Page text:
So what is the Kindle Vella?
First of all, let’s talk about what the Kindle Vella is: it’s a way to publish your work as “episodes,” sort of like the old fashioned serialized newspaper Charles Dickens famously wrote. And the benefit is pretty much the same one Dickens saw: being able to get paid for hooking your reader, even if you’re not already an established, bestselling author. All you need to bring to the table is new (never published or presented in another form) content that can be broken down into 600 to 5000 word sections.
If this sounds familiar, it should: we’ve written a few times about the potential of Wattpad, which you may have encountered already (and if you haven’t, ask a young person in your life – it’s a major player in fanfiction and more). But it’s not just the success of Wattpad (and Radish and others) that are spurring this investment from one of the world’s biggest companies. Serialized stories are HUGE outside the US market right now. It’s been a major force in publishing across Asia, so Amazon wanted to get in on the ground floor in the US market.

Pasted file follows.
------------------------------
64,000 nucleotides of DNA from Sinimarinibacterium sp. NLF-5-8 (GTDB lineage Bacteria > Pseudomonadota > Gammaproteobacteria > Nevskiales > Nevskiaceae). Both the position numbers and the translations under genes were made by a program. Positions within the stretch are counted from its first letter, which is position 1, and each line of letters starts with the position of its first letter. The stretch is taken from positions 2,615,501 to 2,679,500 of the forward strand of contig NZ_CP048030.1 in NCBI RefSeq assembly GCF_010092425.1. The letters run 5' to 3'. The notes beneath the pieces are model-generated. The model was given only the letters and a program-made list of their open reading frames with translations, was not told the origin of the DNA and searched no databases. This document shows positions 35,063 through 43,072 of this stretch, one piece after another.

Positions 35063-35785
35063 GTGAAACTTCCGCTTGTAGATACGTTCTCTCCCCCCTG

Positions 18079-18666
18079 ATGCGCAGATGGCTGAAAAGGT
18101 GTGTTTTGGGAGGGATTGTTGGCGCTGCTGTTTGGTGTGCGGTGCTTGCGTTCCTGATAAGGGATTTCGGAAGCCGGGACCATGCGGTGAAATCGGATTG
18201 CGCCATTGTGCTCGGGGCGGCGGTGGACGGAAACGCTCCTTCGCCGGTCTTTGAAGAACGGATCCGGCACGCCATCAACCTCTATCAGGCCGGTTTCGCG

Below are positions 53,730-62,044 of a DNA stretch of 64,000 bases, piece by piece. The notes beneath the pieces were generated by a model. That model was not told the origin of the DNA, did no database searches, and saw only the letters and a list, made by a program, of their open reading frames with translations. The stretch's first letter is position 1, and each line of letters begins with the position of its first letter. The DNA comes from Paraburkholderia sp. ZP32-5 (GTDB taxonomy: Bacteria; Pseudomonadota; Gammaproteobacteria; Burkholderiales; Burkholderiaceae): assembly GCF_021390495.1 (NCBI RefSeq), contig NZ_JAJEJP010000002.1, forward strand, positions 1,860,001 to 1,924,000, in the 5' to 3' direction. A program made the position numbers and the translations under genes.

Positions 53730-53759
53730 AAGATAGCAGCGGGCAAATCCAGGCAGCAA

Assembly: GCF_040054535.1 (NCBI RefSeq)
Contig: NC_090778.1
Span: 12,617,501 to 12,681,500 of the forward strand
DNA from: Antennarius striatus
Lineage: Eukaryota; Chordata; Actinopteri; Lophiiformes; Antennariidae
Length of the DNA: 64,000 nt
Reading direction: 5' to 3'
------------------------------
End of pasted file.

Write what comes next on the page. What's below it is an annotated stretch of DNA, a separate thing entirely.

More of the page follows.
Should I try to put my work in the Kindle Vella program?
The big question you’re asking: Is this worth it? While we’ll need to see how it performs – it hasn’t launched to readers yet, first they need to populate the platform with stories upon launch – Amazon has gone all in on this. My wager is that, especially now, the answer is probably yes. Why?
It could be a great opportunity for strong earnings. (More on that in a minute.)
It’s a way to reach readers your new book might not be able to do. You’re competing in a much smaller pool than you’d typically get the chance to do.
The readers you will reach are more likely to be young and used to reading episodic writing on other platforms, and may not buy many traditional books, so you have an opportunity to market to a fresh audience with your work.
It also lets readers give you direct feedback as they’re reading, which is a fun twist for anyone who loves to spin a tale.
Show me the money.